MLB Betting and Handicapping: Scouting the Week Ahead
by Alan Matthews - 8/19/2013
I am stunned it took until mid-August, but we have our first Major League Baseball managerial firing of the season, with the sinking Phillies letting Charlie Manuel go. Manuel is the winningest manager in club history and led the Phillies to the 2008 World Series title. His contract was up after this season so it's really not shocking the Phils did this now to see whether interim manager Ryne Sandberg, the Cubs Hall of Famer who was passed up for that open job two years ago in favor of Dale Sveum, can do the job. Sandberg has been a very successful minor-league manager and was Manuel's third-base coach this year.
Back at the all-star break, Bovada released a special prop on the “over/under” of managers fired in the second half with the total at two, with under at -140 and the over at even. A few sites had first manager fired props earlier this season, and Don Mattingly was the favorite on all of them -- that was well before Yasiel Puig was called up and the Dodgers started playing out of their minds. Mattingly might get an extension now.
In case some of you bet on that prop, let's look at a few other managers who might get the gate.
John Gibbons, Blue Jays: There's no question the Blue Jays are one of the AL's biggest disappointments, but I would imagine that the Jays give Gibbons one more season. I'm really not sure why GM Alex Anthopoulos brought Gibbons back. He was only 305-305 in his first stint with Toronto. The Blue Jays' worst trade of the offseason likely wasn't that Marlins or Mets deal but instead trading John Farrell to Boston -- Farrell might be your AL Manager of the Year.
Mike Scioscia, Angels: Angels owner Arte Moreno has already said there was zero chance that Scioscia would be fired during the season. How about after? One problem is that Scioscia has a contract through 2018 worth about $25 million. It's not his fault that GM Jerry Dipoto made huge mistakes in signing Albert Pujols and Josh Hamilton to contracts totaling some $375 million (and Mike Trout will need to be paid sooner or later). I think Dipoto's a goner after the year, but not Scioscia.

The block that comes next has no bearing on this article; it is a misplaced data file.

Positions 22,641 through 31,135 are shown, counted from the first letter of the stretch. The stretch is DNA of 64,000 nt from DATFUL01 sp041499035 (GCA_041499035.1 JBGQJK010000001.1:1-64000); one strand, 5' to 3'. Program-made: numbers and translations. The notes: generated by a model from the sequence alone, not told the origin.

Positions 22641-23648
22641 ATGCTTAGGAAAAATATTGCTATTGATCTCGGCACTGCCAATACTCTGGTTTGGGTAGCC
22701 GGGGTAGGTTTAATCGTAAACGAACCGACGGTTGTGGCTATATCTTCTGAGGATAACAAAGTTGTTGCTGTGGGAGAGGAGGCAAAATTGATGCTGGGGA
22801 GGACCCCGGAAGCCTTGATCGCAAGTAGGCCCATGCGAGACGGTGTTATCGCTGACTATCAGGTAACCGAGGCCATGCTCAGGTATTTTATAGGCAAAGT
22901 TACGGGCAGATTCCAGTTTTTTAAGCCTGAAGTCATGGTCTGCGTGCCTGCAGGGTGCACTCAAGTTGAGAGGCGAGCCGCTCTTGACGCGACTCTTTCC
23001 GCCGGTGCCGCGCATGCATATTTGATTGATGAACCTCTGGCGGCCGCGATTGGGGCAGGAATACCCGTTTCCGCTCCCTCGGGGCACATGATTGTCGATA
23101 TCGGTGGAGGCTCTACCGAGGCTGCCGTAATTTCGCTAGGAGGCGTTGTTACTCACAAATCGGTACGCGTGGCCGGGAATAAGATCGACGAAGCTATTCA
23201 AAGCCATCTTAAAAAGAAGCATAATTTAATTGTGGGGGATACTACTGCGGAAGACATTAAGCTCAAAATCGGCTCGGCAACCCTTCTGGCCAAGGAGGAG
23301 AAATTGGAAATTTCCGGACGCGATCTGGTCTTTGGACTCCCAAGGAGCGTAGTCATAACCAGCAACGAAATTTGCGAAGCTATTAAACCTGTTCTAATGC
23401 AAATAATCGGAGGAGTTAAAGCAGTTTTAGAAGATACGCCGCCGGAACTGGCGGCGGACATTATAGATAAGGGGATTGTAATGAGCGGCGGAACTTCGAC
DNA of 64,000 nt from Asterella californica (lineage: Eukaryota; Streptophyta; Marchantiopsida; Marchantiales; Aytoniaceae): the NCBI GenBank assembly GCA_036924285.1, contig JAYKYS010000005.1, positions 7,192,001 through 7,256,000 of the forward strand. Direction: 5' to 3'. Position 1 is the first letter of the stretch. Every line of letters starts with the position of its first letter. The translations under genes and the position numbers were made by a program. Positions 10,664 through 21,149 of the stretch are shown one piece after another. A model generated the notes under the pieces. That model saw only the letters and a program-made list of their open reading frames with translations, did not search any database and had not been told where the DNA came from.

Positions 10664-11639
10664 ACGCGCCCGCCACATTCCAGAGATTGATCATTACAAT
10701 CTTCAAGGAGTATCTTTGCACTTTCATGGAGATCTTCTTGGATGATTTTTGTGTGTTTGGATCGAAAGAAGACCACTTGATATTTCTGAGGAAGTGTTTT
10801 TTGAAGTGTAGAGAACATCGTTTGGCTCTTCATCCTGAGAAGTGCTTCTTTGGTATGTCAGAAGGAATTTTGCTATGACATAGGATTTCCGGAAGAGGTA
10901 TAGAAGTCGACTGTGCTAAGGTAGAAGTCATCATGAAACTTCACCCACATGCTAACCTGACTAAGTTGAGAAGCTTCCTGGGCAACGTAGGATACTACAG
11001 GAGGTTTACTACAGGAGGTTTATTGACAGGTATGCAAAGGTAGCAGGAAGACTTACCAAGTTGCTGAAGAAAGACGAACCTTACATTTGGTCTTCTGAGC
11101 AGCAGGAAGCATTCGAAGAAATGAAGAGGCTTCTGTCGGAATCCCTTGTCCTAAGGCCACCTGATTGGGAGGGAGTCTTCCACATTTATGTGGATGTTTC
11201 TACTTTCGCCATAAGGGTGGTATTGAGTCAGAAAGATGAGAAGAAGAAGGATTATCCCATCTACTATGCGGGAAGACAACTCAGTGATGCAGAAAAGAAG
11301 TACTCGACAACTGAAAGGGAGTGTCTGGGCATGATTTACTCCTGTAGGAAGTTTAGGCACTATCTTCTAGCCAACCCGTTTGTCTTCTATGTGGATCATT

Eric Wedge, Mariners: I actually think Wedge would have been canned by now, and the fact he had a mild stroke on July 22 saved his job. I mean that. You can't fire him now; it would be terribly bad public relations. He could be back soon.
Davey Johnson, Nationals: He's already leaving after this season to take a role as a special advisor in the front office. That seems to have locked in Washington from not being able to fire him. It's too late now anyways.
Terry Collins, Mets: The Mets never expected to make the playoffs this year, so it doesn't make sense to pay Collins to go away. I do think he is unlikely to return next year as the Mets believe they can contend around Matt Harvey and Zack Wheeler in 2014.
Ron Roenicke, Brewers: He was the 2011 NL Manager of the Year as the Brewers won the NL Central, but Milwaukee will obviously miss the playoffs for a second straight season. I could see him not returning next year.
Sveum, Cubs: It would look bad if Theo Epstein fired his hand-picked guy after two seasons. Sveum has very little to work with as Chicago continues to trade its better players. He'll be back for Year 3.
Bud Black, Padres: He seems safe considering the Padres extended his contract through 2015 last November.
Those guys listed above are the only ones I see as possibly getting fired. Hopefully you took the under if you bet that prop because I don't expect any to be given a pink slip until the offseason.
Can Miggy Catch Davis?
Also at the break, Bovada listed Baltimore first baseman Chris Davis' season home run total at 59.5. I recommended under there, and that's looking good. Still, we could have arguably the most interesting home run race in baseball since Mark McGwire and Sammy Sosa in 1998.
Entering this week, Davis leads Cabrera 45-40 for the big-league lead in homers. Miggy will win the batting title again and has a five-RBI lead over Davis for the RBI crown. Of course, Cabrera is aiming to become the first player in history to win back-to-back Triple Crowns. (As an aside, can you imagine if Cabrera tested positive for PEDs? That would essentially render baseball about as trustworthy as cycling.) Davis started slowly after the break -- Home Run Derby curse? -- but has come on of late with seven homers this month. His Birds host the Rays (Orioles are -120 series favorites) and A's this week in a battle of two very good pitching staffs. Twenty-four of Davis' 45 dingers have come at home.
Cabrera is actually having a better season than in 2012, which is simply incredible. He's the third player in Tigers history to hit 40 homers in consecutive seasons, joining Hank Greenberg (1937-38) and Cecil Fielder (1990-1991). Cabrera has outhomered Davis by three since the break and has eight this month, missing two games with an injury. The Tigers are home to Minnesota for three games starting Tuesday and at the Mets this weekend. Check out the pitching matchup in that one Saturday: Max Scherzer against Matt Harvey, the two all-star starters. Scherzer is just the fifth pitcher in big-league history to win 18 of his first 19 decisions in a season. The last to do it was the Yankees' Roger Clemens in 2001 when he finished 20-3 and won his last Cy Young. Scherzer is now all but a lock to do it and may be the only 20-game winner this year with no one else having more than 14.
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